Building inclusive makerspaces

Hey folks, I’ve finally got round to putting notes online from the building inclusive makerspaces workshop at EMF Camp:

May be useful if you’re thinking of ways to engage a more diverse membership at your space.

If you have any other suggestions or comments then let me know!



Hi Em,

I would love to work with you on this. Give me time to show you what I am doing at Dudley Makerspace to be sure inclusion occurs from day one. I read your notes and what I do not find is warmth. The goal for inclusion is to create a safe, warm and therapeutic non-judgemental space. The vision being set forward in this piece is still very much written along gender-specific and stereotype-specific lines. Certainly, they speak to diversity, but they do not actually create it.
I am working on the model of including a class framework, so all members have the opportunity of learning all the tools they want to learn. Personal certification is key to this. People want skills they can capitalise on, the makerspace is a step for some, a step-up for others. Your goal is retaining them even if they move on to another space most of the time. Your goal is to keep them coming back.
I suggest that you work on figuring out why your white male members cannot work in a space with their boyfriends, girlfriends, husbands or wives. If your existing members can’t cope with their own partners in the space, your entire model for inclusion is doomed. Remember the relationship members have with Makerspace leaders is a business relationship. The idea that you will make low-income people trade time working for the makerspace for access!

Have you ever considered offering the cost-plus-volunteering membership to everyone? You should then hire a volunteer manager, an outsider who can just focus on having a process for training your volunteers to get things done and utilise the talent of members who may do repairs. Your goal is to help these low fee members up to the point where they can take the full membership and need not volunteer anymore. You should have a surplus of volunteers, a waiting list. In fact, you could consider that every single new member will need to undergo the lower-fee membership for a full year so that all members going forward are also trained to be volunteers in future, if needed.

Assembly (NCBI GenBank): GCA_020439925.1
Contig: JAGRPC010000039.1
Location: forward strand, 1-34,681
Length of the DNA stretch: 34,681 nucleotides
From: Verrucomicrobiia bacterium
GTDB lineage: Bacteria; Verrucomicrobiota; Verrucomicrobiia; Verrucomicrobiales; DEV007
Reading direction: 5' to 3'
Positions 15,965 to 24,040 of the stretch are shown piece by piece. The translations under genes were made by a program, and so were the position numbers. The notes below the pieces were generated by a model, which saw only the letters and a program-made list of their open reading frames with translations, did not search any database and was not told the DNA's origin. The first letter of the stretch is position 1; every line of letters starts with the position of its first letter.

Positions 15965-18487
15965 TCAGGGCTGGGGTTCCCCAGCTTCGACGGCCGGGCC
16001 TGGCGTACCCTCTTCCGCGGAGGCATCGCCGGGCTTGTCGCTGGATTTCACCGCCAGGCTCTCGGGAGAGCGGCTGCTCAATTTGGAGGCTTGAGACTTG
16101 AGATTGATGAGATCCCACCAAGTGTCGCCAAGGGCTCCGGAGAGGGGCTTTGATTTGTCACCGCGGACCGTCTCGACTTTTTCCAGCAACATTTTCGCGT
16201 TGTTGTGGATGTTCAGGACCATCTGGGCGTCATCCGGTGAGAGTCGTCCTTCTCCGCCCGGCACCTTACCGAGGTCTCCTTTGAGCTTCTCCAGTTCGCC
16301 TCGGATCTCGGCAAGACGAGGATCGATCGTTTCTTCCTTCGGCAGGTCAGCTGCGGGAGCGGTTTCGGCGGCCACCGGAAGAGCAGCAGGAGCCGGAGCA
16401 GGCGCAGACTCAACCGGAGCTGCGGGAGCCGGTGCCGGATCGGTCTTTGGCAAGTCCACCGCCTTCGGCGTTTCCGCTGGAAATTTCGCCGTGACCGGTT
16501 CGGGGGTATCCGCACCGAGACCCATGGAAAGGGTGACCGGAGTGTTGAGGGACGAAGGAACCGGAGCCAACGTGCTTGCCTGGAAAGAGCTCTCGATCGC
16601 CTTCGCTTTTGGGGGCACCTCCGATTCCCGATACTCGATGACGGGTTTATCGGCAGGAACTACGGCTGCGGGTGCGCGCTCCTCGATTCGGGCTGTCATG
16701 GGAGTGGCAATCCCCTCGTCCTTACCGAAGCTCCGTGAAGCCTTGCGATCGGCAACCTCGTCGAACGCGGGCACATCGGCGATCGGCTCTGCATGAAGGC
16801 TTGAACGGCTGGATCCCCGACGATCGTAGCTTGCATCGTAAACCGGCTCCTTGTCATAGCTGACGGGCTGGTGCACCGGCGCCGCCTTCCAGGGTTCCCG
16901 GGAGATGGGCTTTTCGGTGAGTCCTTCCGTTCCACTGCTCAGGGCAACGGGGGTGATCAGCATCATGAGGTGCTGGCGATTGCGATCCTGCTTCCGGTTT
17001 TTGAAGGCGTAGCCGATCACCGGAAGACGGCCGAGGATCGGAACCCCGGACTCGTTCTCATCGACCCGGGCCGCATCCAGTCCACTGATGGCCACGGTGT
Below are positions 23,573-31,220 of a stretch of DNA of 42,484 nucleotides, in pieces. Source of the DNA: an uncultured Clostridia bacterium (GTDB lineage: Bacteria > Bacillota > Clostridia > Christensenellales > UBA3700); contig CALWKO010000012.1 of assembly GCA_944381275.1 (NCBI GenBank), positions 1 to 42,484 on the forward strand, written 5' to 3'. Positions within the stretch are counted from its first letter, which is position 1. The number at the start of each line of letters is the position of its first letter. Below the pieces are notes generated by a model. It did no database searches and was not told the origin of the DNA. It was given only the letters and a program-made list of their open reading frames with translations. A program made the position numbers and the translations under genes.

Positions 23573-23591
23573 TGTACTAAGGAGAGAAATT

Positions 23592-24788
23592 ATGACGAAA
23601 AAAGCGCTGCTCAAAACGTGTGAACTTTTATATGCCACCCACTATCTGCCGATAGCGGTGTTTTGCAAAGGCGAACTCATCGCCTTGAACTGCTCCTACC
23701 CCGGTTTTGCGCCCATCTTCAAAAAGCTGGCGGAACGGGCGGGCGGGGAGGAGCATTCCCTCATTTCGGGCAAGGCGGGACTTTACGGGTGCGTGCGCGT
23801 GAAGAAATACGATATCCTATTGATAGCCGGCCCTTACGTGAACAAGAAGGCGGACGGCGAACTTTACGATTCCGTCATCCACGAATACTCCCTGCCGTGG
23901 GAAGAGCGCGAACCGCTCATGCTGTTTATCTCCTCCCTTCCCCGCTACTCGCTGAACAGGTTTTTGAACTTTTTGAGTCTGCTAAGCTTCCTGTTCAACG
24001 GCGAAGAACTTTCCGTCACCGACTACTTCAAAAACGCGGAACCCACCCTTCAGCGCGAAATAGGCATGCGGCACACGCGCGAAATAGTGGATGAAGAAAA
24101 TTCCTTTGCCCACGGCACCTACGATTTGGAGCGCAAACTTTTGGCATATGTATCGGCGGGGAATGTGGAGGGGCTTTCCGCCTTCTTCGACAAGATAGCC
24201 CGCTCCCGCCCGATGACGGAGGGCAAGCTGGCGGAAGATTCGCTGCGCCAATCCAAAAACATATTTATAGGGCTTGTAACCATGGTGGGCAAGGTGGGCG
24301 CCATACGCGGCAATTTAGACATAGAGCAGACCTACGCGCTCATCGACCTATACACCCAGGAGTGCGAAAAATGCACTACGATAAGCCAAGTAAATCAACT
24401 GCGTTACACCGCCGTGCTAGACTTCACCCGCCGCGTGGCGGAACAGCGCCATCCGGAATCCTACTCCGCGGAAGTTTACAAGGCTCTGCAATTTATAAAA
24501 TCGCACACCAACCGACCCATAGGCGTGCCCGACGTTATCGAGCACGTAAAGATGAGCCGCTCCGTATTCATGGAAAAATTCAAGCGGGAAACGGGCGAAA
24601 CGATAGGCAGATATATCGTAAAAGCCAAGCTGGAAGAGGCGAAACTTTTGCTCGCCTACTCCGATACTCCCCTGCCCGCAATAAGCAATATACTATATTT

We can work together on a common makerspace governance model that could be a great and inexpensive resource for the inclusive reorganisation of existing makerspaces.


The notes are a summary of what was mentioned by participants in the round table discussion at EMF camp, they’re not a framework for inclusion but they can be seen as advice from existing makerspaces about issues they’ve encountered or lessons they’ve learned.

And the first part of the blog post is an overview of a 20-minute presentation so also definitely not intended to be comprehensive! But these are points that stood out from various hacker/makerspaces visits. I’m currently working on in-depth case studies of some established makerspaces that have been successful in engaging a gender diverse membership (my PhD is mostly focused on how makerspaces can support women’s engagement with technology) which will provide some more detailed information on how specific makerspaces have managed this.

It’s great that you’re setting out to create an inclusive space from day one, that’s definitely a key aspect of helping spaces to be welcoming to a range of people.


Thanks Em,
I’ll have read of that tomorrow while I’m on the 4 hour train journey from Doncaster to Reading.

When and where will your research be published?

My thesis will probably be done in 2020, in the meantime anything I publish is open access and I put links on my blog / / Research Gate so all available online.